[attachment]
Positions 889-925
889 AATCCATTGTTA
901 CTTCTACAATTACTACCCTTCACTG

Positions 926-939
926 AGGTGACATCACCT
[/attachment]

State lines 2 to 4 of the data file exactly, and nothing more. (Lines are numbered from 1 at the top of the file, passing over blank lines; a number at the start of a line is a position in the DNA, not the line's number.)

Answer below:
889 AATCCATTGTTA
901 CTTCTACAATTACTACCCTTCACTG

Positions 926-939